Trucks are cleaner than trains, MP says

By: Brad Gardner


Liberal MP says putting more freight on rail will only increase pollution.

 

Stricter engine pollution regulations should be slapped on trains hauling freight through urban areas, according to a Federal Government MP.  

Craig Kelly wants freight locomotives to be required to meet particulate matter standards, which already apply to the trucking industry.  

While Kelly says moving freight by rail will use less fuel, he adds that a diesel locomotive emits 20 times more particulate matter than a modern truck engine built in 2006-07.   

He says reducing rail’s emissions is important in light of the World Health Organization classifying particulate matter as a carcinogenic.   

"If we are going to have these freight rail inter-urban links running through highly urbanised areas where the air pollution is already very high we need to bring in some type of standard to limit those particulate emissions," Kelly says.  

"Otherwise, taking freight from roads and putting it on rails will make our pollution worse."  

Kelly says truck engines built between 2007-08 emit 18 times less than an engine built in 1996.   

"And that is regulated. But when you look at those rail locomotives that are shuttling freight backwards and forwards through the urban area of our cities, there are no regulations at all on those," he says.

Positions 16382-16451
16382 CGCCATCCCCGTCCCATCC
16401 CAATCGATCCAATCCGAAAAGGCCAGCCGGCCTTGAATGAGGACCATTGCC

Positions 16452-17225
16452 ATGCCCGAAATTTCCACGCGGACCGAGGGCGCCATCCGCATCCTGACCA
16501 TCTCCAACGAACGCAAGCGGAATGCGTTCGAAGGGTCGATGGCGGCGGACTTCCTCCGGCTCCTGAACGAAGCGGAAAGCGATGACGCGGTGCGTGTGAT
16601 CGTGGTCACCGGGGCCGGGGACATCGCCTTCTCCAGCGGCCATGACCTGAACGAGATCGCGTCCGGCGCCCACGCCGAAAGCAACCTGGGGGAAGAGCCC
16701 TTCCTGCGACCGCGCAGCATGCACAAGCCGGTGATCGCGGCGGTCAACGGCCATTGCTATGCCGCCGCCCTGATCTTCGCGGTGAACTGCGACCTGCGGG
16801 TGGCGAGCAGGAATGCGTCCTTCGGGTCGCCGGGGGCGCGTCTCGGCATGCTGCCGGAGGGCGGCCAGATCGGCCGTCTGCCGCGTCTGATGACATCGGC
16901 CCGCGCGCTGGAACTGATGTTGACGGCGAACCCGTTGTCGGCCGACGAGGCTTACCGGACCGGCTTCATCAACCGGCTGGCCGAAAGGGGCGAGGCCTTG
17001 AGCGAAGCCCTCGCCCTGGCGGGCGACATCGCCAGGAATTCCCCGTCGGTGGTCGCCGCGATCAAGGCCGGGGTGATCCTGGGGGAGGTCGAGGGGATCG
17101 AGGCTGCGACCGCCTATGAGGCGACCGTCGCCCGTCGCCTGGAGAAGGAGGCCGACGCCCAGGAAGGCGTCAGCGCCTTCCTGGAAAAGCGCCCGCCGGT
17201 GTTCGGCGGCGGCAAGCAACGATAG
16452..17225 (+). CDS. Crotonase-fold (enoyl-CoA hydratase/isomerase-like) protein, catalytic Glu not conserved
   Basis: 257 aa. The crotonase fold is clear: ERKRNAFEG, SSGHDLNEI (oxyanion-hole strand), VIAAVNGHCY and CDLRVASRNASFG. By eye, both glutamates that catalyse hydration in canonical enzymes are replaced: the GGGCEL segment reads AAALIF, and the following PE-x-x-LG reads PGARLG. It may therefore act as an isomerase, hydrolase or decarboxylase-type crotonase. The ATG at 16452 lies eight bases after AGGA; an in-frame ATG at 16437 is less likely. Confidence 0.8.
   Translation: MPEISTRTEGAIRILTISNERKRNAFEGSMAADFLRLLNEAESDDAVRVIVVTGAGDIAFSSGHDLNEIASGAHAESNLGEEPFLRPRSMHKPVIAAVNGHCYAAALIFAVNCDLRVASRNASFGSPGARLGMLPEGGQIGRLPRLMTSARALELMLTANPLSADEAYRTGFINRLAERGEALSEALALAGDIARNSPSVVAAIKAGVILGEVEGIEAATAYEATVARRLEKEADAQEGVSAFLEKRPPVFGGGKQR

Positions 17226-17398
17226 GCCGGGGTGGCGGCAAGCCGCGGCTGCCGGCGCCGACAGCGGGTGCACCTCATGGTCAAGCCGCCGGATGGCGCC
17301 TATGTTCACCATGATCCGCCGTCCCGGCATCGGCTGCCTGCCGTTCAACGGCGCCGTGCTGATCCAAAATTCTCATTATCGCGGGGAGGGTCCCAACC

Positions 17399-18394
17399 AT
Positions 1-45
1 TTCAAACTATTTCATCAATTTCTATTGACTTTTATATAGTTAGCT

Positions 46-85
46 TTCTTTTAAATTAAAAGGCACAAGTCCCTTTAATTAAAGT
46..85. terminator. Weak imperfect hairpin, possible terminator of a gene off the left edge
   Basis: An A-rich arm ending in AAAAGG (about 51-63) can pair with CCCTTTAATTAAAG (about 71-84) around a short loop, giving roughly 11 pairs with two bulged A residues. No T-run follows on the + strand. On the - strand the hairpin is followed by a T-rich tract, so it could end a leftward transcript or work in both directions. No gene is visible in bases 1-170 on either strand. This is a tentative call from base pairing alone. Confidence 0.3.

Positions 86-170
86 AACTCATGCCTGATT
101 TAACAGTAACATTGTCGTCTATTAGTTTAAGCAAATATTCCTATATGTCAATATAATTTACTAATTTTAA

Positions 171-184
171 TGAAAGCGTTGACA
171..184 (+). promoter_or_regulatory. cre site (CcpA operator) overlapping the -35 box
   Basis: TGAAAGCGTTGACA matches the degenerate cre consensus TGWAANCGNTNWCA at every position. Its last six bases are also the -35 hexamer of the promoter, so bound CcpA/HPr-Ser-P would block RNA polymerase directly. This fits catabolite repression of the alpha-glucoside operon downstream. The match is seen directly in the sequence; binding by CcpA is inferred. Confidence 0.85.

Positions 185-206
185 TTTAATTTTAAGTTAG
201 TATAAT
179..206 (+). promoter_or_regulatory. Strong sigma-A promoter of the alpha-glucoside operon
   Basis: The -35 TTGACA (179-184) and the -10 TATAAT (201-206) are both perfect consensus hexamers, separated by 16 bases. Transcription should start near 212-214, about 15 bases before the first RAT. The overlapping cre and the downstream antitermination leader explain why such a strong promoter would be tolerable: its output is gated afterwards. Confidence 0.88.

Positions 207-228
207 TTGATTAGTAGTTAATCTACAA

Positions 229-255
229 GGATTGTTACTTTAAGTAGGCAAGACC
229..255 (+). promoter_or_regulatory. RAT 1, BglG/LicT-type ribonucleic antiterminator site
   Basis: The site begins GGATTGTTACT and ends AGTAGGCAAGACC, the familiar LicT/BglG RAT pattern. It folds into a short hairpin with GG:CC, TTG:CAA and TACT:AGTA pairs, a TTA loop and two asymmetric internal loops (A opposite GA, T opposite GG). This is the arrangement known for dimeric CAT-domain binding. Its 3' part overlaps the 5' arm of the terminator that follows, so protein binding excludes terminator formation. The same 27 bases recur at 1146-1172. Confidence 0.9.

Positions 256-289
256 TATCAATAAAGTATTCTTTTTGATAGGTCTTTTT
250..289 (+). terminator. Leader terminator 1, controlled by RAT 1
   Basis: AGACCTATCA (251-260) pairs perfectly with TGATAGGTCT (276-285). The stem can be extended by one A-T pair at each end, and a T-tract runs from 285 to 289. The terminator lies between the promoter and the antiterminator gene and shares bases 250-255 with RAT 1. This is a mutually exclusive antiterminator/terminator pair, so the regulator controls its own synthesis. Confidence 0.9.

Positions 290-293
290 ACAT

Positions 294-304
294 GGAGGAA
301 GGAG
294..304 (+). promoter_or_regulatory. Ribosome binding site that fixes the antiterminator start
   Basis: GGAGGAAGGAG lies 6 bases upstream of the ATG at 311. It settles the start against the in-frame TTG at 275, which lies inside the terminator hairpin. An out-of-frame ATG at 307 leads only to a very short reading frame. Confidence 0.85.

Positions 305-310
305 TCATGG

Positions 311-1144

Kelly made the comments in response to an Opposition request that Parliament recognise investment in rail freight increases productivity, reduces road congestion and has environmental benefits.   

Opposition spokesman on infrastructure and transport Anthony Albanese says the Federal Government must commit to investing in freight and passenger rail.  

"The Australian public have an expectation that rail’s advantages both in terms of moving freight but also moving people is something that the commonwealth government simply should not ignore," Albanese says.   

The body representing the rail industry, the Australasian Railway Association (ARA), says one freight train from Melbourne to Sydney takes 150 semi-trailers off the road and saves 45,000 litres of fuel on every journey.

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